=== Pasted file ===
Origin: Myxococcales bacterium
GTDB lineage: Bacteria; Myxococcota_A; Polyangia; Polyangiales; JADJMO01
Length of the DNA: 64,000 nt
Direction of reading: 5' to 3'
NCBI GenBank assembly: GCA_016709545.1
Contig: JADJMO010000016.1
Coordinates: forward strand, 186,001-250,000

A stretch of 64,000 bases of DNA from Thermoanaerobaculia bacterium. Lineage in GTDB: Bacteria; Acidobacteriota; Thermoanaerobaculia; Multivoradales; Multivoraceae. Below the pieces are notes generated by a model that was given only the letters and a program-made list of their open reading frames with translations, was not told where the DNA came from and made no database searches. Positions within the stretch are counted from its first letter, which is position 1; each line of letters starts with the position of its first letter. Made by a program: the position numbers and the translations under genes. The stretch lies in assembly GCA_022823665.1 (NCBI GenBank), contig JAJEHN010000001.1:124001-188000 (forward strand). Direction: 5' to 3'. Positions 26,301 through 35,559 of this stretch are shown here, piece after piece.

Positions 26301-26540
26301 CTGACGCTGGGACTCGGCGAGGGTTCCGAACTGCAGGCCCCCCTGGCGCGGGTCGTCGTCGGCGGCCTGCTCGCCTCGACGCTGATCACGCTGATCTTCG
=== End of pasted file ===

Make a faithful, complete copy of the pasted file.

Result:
Origin: Myxococcales bacterium
GTDB lineage: Bacteria; Myxococcota_A; Polyangia; Polyangiales; JADJMO01
Length of the DNA: 64,000 nt
Direction of reading: 5' to 3'
NCBI GenBank assembly: GCA_016709545.1
Contig: JADJMO010000016.1
Coordinates: forward strand, 186,001-250,000

A stretch of 64,000 bases of DNA from Thermoanaerobaculia bacterium. Lineage in GTDB: Bacteria; Acidobacteriota; Thermoanaerobaculia; Multivoradales; Multivoraceae. Below the pieces are notes generated by a model that was given only the letters and a program-made list of their open reading frames with translations, was not told where the DNA came from and made no database searches. Positions within the stretch are counted from its first letter, which is position 1; each line of letters starts with the position of its first letter. Made by a program: the position numbers and the translations under genes. The stretch lies in assembly GCA_022823665.1 (NCBI GenBank), contig JAJEHN010000001.1:124001-188000 (forward strand). Direction: 5' to 3'. Positions 26,301 through 35,559 of this stretch are shown here, piece after piece.

Positions 26301-26540
26301 CTGACGCTGGGACTCGGCGAGGGTTCCGAACTGCAGGCCCCCCTGGCGCGGGTCGTCGTCGGCGGCCTGCTCGCCTCGACGCTGATCACGCTGATCTTCG